As teams have dug into the questions around why some pitchers break down and some pitchers don’t, they have focused on structuring the rotation around who is best-suited for a given day, rather than where they fall on the calendar. The Dodgers have been the most prominent example of this shift in recent seasons. Ten pitchers made starts in 2017, but none made more than 27 starts; Kershaw was the only Dodgers pitcher to throw enough innings to qualify for the ERA title. The high payroll helped to give the Dodgers more depth and more flexibility, but they also worked to rest their starters. The Dodgers’ rotation generated only 45 starts on four days of rest, far fewer than most teams.
30. Dodgers 45
29. Yankees 53
27t. Astros 64
27t. Padres 64
26. Nationals 67
So yes, the Angels are adapting to Ohtani, who worked on a six-day schedule in Japan. But they will also adapt to Garrett Richards, Matt Shoemaker and the others, working to schedule them when they’ll be in the best possible physical condition within the context of the long season.
• Nobody knows better than David Wright that the odds of him returning to be a big league-caliber player — even the odds of him returning at all — are stacked against him. He’s 35 years old, his condition is regressive, and 632 days have passed since the last time he played.
But he’s trying. He gets paid the same either way, under the terms of a guaranteed deal that carries through the 2020 season.
If he can’t play, Wright will go on the disabled list for the remainder of his career, just as Prince Fielder did. He’s trying to work through his rehabilitation program and has been for many months, even though Wright is well aware that a return to the big leagues might be for only a few days or a few plate appearances. He’s trying because he loves to play and because of his integrity.
• Dustin Pedroia is well-attuned to the Boston media and fully aware that the team was criticized last year for lacking leadership. In speaking with reporters Saturday, it was evident that Pedroia has spent time mulling over that theory. Pedroia said he thought back to when the renaissance of the Red Sox began, around 2002-2003, leading into the championship season of 2004. That team, Pedroia said, had Jason Varitek, along with Pedro Martinez, David Ortiz and others. It had a lot of leaders.
The same was true for the 2007 and 2013 championship teams, Pedroia said, ticking off names of teammates from those times. “I’ve got to do a better job of making everybody realize it’s not one guy,” Pedroia said. “It’s everybody.”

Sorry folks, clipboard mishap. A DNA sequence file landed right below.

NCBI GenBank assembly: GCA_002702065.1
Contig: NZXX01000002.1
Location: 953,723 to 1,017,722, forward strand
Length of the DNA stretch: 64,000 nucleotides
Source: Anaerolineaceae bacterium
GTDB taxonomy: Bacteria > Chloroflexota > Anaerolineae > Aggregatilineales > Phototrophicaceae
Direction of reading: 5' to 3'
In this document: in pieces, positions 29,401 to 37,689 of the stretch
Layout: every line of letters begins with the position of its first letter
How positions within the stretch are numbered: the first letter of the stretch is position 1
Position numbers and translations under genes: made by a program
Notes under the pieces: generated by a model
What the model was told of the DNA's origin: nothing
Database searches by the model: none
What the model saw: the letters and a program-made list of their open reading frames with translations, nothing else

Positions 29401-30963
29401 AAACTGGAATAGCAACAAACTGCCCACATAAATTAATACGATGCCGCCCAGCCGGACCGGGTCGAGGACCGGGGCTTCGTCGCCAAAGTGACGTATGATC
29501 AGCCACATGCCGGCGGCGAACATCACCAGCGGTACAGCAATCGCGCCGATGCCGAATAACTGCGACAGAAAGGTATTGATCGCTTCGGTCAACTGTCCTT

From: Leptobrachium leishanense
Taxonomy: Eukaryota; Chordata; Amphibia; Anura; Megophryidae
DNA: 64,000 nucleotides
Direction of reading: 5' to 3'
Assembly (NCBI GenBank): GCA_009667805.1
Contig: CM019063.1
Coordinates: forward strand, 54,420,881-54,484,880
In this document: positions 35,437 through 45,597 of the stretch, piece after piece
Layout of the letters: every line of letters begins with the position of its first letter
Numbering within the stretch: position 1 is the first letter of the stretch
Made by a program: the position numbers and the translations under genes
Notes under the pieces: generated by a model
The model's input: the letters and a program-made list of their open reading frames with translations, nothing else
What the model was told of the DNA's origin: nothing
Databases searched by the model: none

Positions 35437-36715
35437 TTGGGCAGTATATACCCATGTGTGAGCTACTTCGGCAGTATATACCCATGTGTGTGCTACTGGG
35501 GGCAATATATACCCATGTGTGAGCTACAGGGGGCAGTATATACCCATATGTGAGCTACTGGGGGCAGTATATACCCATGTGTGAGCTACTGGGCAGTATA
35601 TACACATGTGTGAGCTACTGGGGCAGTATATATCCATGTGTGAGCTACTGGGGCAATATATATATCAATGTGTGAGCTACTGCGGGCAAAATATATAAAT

He related a day from last season, when he was fighting through injuries and was sitting with Xander Bogaerts, the team’s young shortstop. Pedroia told Bogaerts that he would play, but he was banged up and going through a tough time.
“You’re going to be fine,” Bogaerts said to Pedroia, who told Bogaerts that’s what all of them needed from time to time — a pickup from teammates. Not just the veteran guys and not just one or two core players. The team needs leadership.
Pedroia, by the way, is recovering from knee surgery and says he feels much better — free of discomfort in a way he hasn’t felt since he got hurt early last season. The Red Sox don’t know when Pedroia will be back, but new manager Alex Cora intends to rest the 34-year-old second baseman regularly. “Rest is not DHing,” Cora said. “Rest is getting off his feet.”
And today will be better than yesterday.
Settling in with Los Angeles Dodgers, Max Scherzer thrilled to have another ‘great chance to win’
For a few hours on Thursday, it seemed as if Max Scherzer was headed to the San Diego Padres. Reports began to circulate at around 1 p.m. PT that the Padres were on the verge of acquiring the three-time Cy Young Award winner with a little less than 24 hours remaining before the trade deadline. Scherzer, who had accepted the fact that his time with the Washington Nationals was coming to an abrupt end, heard rumblings from teammates. But he hadn’t yet received a call from Mike Rizzo, the Nationals’ general manager.
“Rumors are rumors until you actually get the phone call,” Scherzer said. “The fact that Twitter was going off and I hadn’t gotten a phone call, I knew something else was probably in the weeds. That’s what it is. You can’t always fall for Twitter, but Twitter usually is pretty good.”
Roughly four hours later, the Los Angeles Dodgers emerged as frontrunners to acquire Scherzer and his teammate, shortstop Trea Turner. By the end of the night, the deal was agreed to. On Friday, it was finalized. On Saturday, Scherzer joined the Dodgers in Phoenix. And on Wednesday, in the second of a highly anticipated two-game series against the Houston Astros, he’ll make his Dodgers debut.
“It’s fun to join these guys because we have a great chance to win,” Scherzer said, “but it’s gonna take a lot of work to get there. Nothing’s assured yet.”
Scherzer had the ability to veto any trade because of his 10-and-5 rights (10 years of major league service time, five consecutive years with the same organization). The Nationals’ 5-17 start to July gave Rizzo clarity that he needed to, in Scherzer’s words, “give a facelift to the organization to provide resources.”